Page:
How To Make a Rag Pillow by Inspired Quilting by Lea Louise

I’m thrilled to welcome Lea from Inspired Quilting by Lea Louise for the first in a series of sewing guest posts. Today, Lea is showing you how to make a rag pillow. This is a simple project that a beginner sewist or quilter can make with this tutorial.

This post contains affiliate links. I may receive compensation (at no added cost to you) if you make a purchase using these links. Photos in this post are © Lea McGee/Inspired Quilting by Lea Louise and are used with permission.

About Inspired Quilting by Lea Louise

Lea Louise is a Christian, wife, mother, and grandmother blessed with a creative spirit who shares the joy of creating in many forms.  She is the quilt teacher and blogger behind Inspired Quilting by Lea Louise, providing quilting inspiration and instruction to quilters of all levels. She is a fabric and fiber fanatic not bound by convention, but driven by a love of nature’s beauty.  A lifelong quilter inspired by color and design, Lea Louise provides artistic inspiration through knowledge and experiences, so quilters of all skill levels can create more beauty in their life every day through her creative journey.

Show your support by following Lea on Website | Facebook | Instagram | Pinterest

How To Make a Rag Pillow

Easy Rag Pillow Sewing Tutorial by Inspired Quilting by Lea Louise

Do you sometimes see an item in a store and know that you could make it yourself? How often have you actually made what you saw? Sometimes we simply decide not to make it, or even forget about it altogether. Or maybe it’s just more than what we want to take on. Here is a rag pillow project that looks just like those currently promoted in a variety of forms on many retail sites. They changed the name to Rag Cushion, but it is what it is. Who knew a rag pillow could be so popular? Even better is how easy it is to make!

Pillows are a perfect project to learn a new sewing method. They’re small and quick to make. As a quilter, I love making pillows to try out a new quilt idea. This rag pillow project is all about the surface texture that seems to be so popular in interior designer boutiques right now. Plus, you’ll love the super simple rag seam technique that makes finishing this pillow a breeze.

This is a very simple pillow to make that you can probably finish in an afternoon. The idea is to sew narrow strips of fabric onto your pillow to create the dimensional frayed design. You choose whether your strips will be the same or contrasting fabrics. Once you begin to sew, you’ll be surprised how quickly you’ll be finished!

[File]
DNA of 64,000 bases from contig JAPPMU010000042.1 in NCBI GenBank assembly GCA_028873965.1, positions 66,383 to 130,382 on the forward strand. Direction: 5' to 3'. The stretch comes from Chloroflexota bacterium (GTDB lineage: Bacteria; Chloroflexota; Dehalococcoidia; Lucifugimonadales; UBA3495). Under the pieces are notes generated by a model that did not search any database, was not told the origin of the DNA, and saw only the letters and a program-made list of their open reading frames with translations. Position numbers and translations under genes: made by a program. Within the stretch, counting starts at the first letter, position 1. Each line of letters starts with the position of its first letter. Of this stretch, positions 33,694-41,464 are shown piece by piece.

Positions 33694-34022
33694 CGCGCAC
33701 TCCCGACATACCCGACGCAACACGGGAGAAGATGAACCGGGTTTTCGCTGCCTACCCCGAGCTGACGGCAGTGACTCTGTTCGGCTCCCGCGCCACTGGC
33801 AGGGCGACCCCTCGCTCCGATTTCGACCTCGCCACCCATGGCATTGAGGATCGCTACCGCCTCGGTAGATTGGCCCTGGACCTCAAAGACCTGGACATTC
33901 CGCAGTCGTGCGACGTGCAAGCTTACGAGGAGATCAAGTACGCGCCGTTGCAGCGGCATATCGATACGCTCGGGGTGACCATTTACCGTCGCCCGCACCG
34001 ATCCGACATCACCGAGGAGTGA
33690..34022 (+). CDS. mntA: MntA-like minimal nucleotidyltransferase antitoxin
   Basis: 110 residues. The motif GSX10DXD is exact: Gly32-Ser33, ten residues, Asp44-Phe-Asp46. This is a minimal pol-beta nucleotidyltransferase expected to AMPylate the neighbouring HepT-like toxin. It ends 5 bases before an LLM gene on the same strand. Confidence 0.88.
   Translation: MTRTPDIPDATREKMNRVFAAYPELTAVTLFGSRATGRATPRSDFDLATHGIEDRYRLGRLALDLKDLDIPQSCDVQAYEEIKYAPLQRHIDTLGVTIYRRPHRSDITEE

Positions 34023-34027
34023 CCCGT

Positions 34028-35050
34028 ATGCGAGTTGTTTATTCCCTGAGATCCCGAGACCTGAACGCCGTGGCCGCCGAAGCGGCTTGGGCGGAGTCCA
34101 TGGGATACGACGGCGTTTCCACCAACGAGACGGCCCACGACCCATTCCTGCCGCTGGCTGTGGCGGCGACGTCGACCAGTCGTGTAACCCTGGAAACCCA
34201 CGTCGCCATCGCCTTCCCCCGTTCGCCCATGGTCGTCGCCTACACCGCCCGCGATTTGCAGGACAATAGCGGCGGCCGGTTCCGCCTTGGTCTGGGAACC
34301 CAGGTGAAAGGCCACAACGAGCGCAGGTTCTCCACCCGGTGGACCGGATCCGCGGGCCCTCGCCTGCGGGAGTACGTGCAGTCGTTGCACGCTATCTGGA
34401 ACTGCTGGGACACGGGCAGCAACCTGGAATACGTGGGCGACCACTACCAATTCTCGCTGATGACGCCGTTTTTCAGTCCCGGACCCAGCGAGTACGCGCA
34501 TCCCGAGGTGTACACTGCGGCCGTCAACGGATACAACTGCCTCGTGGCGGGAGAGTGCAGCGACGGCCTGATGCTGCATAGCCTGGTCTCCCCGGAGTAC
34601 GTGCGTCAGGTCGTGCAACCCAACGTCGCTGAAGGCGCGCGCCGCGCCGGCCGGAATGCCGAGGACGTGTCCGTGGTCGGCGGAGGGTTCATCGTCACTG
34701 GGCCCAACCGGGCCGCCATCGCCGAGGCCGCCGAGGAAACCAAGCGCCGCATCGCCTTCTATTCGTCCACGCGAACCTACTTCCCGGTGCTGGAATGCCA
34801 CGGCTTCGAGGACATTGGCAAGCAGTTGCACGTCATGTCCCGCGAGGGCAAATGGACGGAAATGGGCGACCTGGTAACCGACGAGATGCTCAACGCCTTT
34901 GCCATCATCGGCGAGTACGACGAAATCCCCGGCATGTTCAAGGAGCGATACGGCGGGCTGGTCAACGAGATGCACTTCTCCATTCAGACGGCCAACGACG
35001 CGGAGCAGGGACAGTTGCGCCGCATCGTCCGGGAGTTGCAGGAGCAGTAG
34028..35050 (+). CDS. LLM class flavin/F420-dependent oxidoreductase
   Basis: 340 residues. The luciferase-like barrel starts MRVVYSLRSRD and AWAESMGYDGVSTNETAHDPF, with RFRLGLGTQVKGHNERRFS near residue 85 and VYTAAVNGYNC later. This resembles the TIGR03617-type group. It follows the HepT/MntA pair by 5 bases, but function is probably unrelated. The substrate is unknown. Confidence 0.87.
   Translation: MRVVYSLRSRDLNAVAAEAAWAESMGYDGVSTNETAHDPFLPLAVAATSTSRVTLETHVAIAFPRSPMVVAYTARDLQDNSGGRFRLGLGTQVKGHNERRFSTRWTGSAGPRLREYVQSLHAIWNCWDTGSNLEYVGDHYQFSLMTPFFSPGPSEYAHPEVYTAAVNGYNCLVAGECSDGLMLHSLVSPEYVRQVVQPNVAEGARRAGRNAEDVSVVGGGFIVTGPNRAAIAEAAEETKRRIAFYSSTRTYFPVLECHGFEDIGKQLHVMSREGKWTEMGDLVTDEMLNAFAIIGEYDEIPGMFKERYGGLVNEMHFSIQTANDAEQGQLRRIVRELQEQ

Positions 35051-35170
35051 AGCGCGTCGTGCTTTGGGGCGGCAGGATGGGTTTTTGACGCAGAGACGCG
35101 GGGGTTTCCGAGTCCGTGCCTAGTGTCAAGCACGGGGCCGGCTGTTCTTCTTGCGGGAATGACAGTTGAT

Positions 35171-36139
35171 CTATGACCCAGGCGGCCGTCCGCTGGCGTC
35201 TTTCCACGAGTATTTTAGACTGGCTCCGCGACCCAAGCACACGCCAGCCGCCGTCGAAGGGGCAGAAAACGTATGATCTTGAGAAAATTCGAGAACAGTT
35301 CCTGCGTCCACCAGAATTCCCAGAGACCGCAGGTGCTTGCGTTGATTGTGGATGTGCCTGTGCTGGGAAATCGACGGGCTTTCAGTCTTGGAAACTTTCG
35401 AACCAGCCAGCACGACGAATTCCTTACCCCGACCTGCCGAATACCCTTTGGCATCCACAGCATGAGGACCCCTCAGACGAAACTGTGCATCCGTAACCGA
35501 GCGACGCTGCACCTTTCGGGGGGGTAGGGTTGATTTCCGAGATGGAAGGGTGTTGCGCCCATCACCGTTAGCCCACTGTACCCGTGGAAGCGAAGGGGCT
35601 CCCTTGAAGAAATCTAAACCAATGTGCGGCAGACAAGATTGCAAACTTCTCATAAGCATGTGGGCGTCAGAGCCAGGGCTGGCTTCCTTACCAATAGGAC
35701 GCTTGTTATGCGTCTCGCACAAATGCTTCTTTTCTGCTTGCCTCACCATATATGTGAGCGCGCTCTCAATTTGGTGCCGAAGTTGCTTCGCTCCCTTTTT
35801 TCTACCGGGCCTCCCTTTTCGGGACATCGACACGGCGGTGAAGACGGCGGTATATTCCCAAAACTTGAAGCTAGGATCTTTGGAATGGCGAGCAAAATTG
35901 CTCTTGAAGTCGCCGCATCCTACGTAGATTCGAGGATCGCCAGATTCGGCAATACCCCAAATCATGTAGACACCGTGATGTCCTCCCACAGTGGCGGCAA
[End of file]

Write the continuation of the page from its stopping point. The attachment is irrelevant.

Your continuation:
Fabric & Supplies you’ll need for an 18” Rag Pillow

  • One 18” fabric square of woven cotton for pillow front
  • 1 Fat Quarter for pillow back (Note from Underground Crafter: Not sure what a fat quarter is? Find out in my beginner’s guide to choosing fabric for quilts!)
  • 1 yard of fusible fleece optional
  • 16 cotton fabric strips of 1” x 18” for ragged trim or at least 320” of assorted 1” strips to mix and match.
  • Basic sewing supplies (rotary mat, acrylic ruler, and rotary cutter, fabric shears, disappearing pen for fabric, pins, etc.)

Supplies needed for Quick Tie Pillow Finished Method

Let’s get started!

Mark Your Sewing Lines

  • Lay your pillow front right side up. Using a disappearing pen, mark a 16” square in the center of your pillow top fabric. This is the seam line for your finished pillow.
Pillow top marked with sewing guidelines.
  • Now mark a straight line from edge to edge that is 1/2” (0.5″) inside the 16” square. Do the same on the opposite side. Continue to mark lines 1” apart across the drawn square. You will have a total of 16 lines equally across the inside the 16” square. These are the guidelines for sewing your fabric strips.
  • To ensure your lines are evenly spaced, pre-mark their position. First make 14, equally spaced small dots between the first two drawn lines. These should be about 1” apart. Then draw your lines over those dots. Remember to measure twice and mark once!

Fuse Fleece to Pillow Front

  • Adding fusible fleece to your pillows creates a super soft exterior surface. It also makes a sturdier layer to support all the surface stitching for this pillow.
Fleece fused inside the seam guidelines to the wrong side of fabric. Note the visible 1” margin of fabric without fleece.
  • Cut and place a 16” x 16” piece of fleece on the wrong side of the pillow front. Make sure it stays within the drawn square outline to ensure it’s centered. Following the manufacturer’s directions, fuse fleece in place.

Cut the Fat Quarter for the Pillow Back

  • Lay the fat quarter on your cutting mat with the selvage away from the side you’ll be cutting. Cut two rectangles for the pillow back. First cut a 16” x 18” piece. The second piece will measure 5” x 18”. All that will remain is a narrow strip including the selvage edge.

Fuse Fleece to Pillow Back

  • Cut a 14” x 16” piece of fleece for the top section of the pillow back. Then cut a 3” x 16” strip for the narrow, bottom section of the pillow back. Center fleece pieces, glue side down, on the wrong side of pillow back rectangles. Following manufacturer’s directions, fuse fleece to pillow back pieces. You will be pressing on the right side of your fabric.
Cut pillow back before fusing fleece.
  • Once fused, fold one fabric edge over the fleece along the 18” side of each rectangle. Press to hold in place. This is where the pillow opening will be.

Prepare Pillow Back with Closure

Sew Hook and Loop Fastener to Pillow Back

  • Place the narrow, pillow back strip right side up with the folded end facing down. Center and pin the hook side of the VELCRO® Brand Sew On strip along the folded edge on the right side of the fabric. Pin and sew in place following the strip’s edge closely.